Harrisonburg neighborhood rebuilds from project that tore through community
The northeast part of the city of Harrisonburg is almost unrecognizable today, compared to what it was nearly 70 years ago.
In the 1950s and 60s, the federal government offered large grants to redevelop downtown areas in a process known as 'urban renewal.'
"It was one of those neighborhoods where everyone knew everyone and it was just like one big family," said Henry Whitelow, who lived in the northeast neighborhood during the urban renewal project in Harrisonburg.
The site of what were once homes became the site of businesses and a community turned to parking lots.
"They just came through, started demolishing all the homes in the neighborhood of people who lived there all their life," said Whitelow.
The project focused primarily on the northeast section of Harrisonburg, which is now filled with businesses like Roses and 7-Eleven.
"It's really funny to go down that part of Mason Street where they tore down beautiful homes and there's nothing, there's a 7-11 on the corner," said Whitelow.
James Madison University has an archive of many photos from the urban renewal project - titled 'JMU Special Collections from the Harrisonburg Rockingham Revdevelopment and Housing Authority Photographs.' Many of these archive photos can be seen at the bottom of this article.
Art history professor David Ehrenpreis has studied the project and says the issue has many layers.
"It's important to know that this was not some sort of evil plot," said Ehrenpreis. "The thought was that this is going to make things better."
But, he says, while some homes were in poor shape, the project was a mistake.
"When you get down to what actually happens to people, it's pretty ugly," said Ehrenprise. "And if you talk to someone saying actually 'I remember lying in my bed, having been moved out of the area and listening to my house burn while I was like eight years old, that's not so pretty."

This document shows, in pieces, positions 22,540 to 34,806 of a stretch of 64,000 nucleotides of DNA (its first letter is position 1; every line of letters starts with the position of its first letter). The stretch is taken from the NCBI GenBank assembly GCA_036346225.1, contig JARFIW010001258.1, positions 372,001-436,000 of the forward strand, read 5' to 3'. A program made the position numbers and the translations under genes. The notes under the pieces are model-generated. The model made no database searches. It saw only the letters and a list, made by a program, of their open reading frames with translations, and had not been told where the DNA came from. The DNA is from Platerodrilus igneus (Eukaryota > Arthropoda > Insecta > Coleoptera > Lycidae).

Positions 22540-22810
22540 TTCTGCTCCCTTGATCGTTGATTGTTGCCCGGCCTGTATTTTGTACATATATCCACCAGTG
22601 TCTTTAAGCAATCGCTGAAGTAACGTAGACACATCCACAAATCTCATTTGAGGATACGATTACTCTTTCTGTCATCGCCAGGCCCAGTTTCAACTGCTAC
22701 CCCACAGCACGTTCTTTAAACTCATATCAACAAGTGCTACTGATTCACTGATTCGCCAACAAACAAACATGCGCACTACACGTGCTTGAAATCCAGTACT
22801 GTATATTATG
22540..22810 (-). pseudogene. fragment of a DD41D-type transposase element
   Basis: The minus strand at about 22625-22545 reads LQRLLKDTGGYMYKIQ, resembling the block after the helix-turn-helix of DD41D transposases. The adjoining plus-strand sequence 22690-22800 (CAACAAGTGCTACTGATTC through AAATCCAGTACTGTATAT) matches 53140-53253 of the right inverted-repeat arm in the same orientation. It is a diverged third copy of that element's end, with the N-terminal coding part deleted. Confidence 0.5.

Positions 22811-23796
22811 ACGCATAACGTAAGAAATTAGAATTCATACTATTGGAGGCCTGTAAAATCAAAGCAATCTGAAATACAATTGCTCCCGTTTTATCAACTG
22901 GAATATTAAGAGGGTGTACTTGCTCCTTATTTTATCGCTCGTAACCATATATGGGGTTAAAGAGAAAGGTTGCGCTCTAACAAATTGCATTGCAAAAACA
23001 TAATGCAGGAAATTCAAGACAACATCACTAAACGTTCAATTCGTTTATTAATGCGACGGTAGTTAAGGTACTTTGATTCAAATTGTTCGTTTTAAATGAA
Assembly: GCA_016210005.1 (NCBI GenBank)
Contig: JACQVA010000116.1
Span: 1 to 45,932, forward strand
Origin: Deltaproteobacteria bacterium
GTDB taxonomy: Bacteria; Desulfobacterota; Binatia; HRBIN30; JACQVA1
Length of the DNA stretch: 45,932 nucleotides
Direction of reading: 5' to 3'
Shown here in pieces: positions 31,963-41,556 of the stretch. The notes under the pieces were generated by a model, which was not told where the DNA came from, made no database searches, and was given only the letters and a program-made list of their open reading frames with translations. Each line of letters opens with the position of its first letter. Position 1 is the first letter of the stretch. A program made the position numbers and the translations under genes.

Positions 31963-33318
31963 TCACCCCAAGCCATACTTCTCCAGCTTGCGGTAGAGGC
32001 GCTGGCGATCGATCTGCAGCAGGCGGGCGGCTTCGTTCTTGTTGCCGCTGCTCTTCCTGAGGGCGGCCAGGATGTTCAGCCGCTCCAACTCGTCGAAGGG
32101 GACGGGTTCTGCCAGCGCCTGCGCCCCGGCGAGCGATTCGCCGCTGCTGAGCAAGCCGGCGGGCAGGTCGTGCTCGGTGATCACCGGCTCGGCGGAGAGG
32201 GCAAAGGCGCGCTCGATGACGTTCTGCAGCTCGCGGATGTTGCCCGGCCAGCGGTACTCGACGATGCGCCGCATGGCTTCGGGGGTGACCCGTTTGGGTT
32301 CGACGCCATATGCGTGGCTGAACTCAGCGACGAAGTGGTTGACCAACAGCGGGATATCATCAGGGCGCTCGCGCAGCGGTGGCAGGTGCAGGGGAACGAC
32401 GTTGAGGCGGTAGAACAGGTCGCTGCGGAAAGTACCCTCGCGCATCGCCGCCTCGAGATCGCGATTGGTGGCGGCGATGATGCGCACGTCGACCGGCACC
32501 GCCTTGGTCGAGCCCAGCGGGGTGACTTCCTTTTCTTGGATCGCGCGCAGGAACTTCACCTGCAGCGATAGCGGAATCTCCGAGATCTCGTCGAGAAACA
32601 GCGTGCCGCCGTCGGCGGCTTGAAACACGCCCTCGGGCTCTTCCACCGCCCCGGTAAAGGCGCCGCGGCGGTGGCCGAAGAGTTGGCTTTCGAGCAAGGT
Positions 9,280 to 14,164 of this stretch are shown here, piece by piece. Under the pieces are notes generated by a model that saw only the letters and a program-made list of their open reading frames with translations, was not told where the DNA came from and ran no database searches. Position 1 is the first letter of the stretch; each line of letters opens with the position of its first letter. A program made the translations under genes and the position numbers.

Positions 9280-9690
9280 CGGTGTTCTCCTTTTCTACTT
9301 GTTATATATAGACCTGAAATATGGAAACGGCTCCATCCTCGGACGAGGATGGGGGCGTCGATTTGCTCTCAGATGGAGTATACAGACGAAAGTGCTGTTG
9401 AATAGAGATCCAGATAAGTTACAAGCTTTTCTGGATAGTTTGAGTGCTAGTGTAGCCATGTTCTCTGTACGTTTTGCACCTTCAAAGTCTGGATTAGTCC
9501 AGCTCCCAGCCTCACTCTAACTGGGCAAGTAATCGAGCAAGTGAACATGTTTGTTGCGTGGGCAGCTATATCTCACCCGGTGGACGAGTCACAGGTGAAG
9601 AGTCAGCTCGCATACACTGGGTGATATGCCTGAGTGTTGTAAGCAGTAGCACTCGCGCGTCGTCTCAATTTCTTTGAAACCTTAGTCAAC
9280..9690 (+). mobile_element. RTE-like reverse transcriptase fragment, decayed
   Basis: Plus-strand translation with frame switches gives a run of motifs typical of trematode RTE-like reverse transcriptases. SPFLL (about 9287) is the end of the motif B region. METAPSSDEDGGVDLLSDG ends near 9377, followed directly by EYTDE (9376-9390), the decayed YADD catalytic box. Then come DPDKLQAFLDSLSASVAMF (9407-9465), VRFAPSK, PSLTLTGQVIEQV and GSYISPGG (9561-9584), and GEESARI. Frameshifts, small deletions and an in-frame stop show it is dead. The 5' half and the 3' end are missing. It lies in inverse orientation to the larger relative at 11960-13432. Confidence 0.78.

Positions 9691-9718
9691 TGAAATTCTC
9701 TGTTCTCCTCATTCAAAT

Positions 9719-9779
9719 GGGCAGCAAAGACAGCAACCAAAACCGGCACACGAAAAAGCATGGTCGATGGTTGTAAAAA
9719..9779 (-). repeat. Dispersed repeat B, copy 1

According to Ehrenpreis, homes of both whites and African-Americans were demolished or burned, but about 60 percent of the community were African-American.
"They tore the heart out of a black community and reduced them to rubble almost, they never really recovered from that," said Jennifer Vickers, whose family lived in the neighborhood.
Vickers says her grandparents lived in a home along Wolfe Street in Harrisonburg which is now the site of Kline's Dairy Bar. The wounds left by urban renewal passed through generations, reaching down to people like Vickers, whose grandparents experienced the project.
It even reached others who were too young to remember, but still felt the effects.
"They felt like they lost everything they had and it wasn't right because they didn't have, it was hard for them to rebuild," said Valda Brown, who lived in the community but was too young to remember the project.
In the early 2000s, the community was facing a different problem with drive-by shootings, a stabbing and a murder. Karen Thomas started the Northeast Neighborhood Association (NNA) ten years ago to help the area.
"It had gotten to the point, you know, what's happening to our community," said Thomas.
The organization started as a neighborhood watch program with the Harrisonburg Police Department but grew from there. Thomas says, now, the community does not have the crime it used to and they want to focus on beautification and preservation. The organization hopes to get the northeast area recognized as a historic district, including creating a museum for local African-American history at a home in Harrisonburg built by freed slaves.
The next step to get recognized as historic district will happen in March 2017. Ehrenprise says he is also hoping something can be done to acknowledge and remember what happened as well, so the entire community can be aware.